"We arrived down to a smouldering shell," he says. "It was surreal. The important thing from our perspective was that nobody had been injured or had been on site. Then the insurance people came in and there were no issues there. Once I got over the shock, I realised that the building had burned down, not the business."

The phoenix-like rise of Skelligs Chocolate from the ashes of this major setback was a huge challenge for Colm, his family and the staff. However, the outpouring of goodwill which followed the event spurred him into action.

"At that time the only thing holding me to this location was the factory, which was destroyed," he explains. "I could have gone somewhere else after that, but I was really blown away by the support we received from locals and competitors; everybody really rallied around. So we did a lot of research and a lot of soul-searching and we decided that where we were was the home of Skelligs Chocolate."

Colm set himself the challenge of restoring Skelligs Chocolate to its original home within a year of the fire.

"We decided that we would be back on site and fully operational within a year, so that involved buying equipment, renting a temporary location in Cahersiveen, and dealing with architects, planners and builders," he says.

As if that wasn't enough, Colm and his wife Nickie also got married.

"Getting married was the easy part," Colm laughs. "We were back on site with a week to spare and I couldn't have done it without the team around me. From November 2011, it was like a new start-up again, but we took the positive out of the situation and it gave us the opportunity to start again with a blank sheet.

"We were able to work on the business, not in the business, and we saw the potential for really improving the tourist element to it. So I suppose one of the big things we did during that time was that we redefined what we were."

He continues: "We thought that we were a chocolate manufacturing facility - but we realised that we were a food tourism business and that is a mindset as much as anything else. We make our money on site. We are an open plan chocolate factory; you can come in and see and smell the chocolate and staff will give you tasters and explain how it all works."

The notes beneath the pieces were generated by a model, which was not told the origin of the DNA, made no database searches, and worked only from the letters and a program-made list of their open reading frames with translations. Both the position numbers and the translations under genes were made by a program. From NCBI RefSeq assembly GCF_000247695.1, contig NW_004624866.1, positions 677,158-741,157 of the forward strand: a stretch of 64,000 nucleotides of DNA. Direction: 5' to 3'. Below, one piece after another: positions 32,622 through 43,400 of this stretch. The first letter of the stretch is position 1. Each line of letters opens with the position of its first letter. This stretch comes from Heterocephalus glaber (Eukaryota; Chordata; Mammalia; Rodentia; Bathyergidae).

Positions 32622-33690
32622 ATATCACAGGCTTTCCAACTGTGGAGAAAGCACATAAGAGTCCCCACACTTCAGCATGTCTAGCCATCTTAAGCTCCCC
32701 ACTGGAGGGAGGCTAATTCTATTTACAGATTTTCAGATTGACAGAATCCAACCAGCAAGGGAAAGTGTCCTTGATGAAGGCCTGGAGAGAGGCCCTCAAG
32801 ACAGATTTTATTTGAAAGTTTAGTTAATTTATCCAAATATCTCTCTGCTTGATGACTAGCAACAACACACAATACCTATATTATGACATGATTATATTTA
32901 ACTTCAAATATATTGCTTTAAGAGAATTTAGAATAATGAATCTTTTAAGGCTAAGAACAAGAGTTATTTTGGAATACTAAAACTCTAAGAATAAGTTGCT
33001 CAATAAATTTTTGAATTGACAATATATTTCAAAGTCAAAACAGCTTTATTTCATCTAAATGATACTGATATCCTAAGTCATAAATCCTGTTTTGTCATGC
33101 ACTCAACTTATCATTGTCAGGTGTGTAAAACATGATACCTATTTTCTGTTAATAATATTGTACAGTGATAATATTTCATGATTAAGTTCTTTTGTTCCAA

As well as continuing to develop the company's business with retail partners, Skelligs Chocolate has now become a popular tourist destination.

"We don't do tours and we don't charge," Colm explains. "We are a working chocolate factory that welcomes visitors."

On their busiest day this summer Skelligs Chocolate welcomed approximately 1,100 such visitors.

"We get a lot of families and there is a marketing element to it as well," Colm says. "If people have been down to the factory and they go home and see Skelligs Chocolate in the stores, they have the comfort of knowing when they purchase that they were actually in the factory and saw it being made.

"What is really fortunate for us too is that people have that feeling of discovery when they walk through the door - after finding this chocolate factory in a very remote location - so they are in a positive mood already.

"We don't make cheap chocolate," Colm adds. "We make what we believe is good value chocolate using the best ingredients and people appreciate that too."

The company now employs over 20 people and its range is available nationwide. However, chocolate lovers may also purchase products online and the company regularly ships to overseas fans.

Skelligs Chocolate is now a nominated 'signature experience' on the Wild Atlantic Way and the surge in tourism for the area following the filming for Star Wars has also boosted the factory's trade and profile.

"I love what we do and I couldn't have done any of it without my wife, Nickie, and our two chief tasters, Luke, who is four, and Ella, who is 10," Colm says.

"We are an actual working chocolate factory with the only open plan chocolate production facility in Ireland and we welcome visitors from February through to December."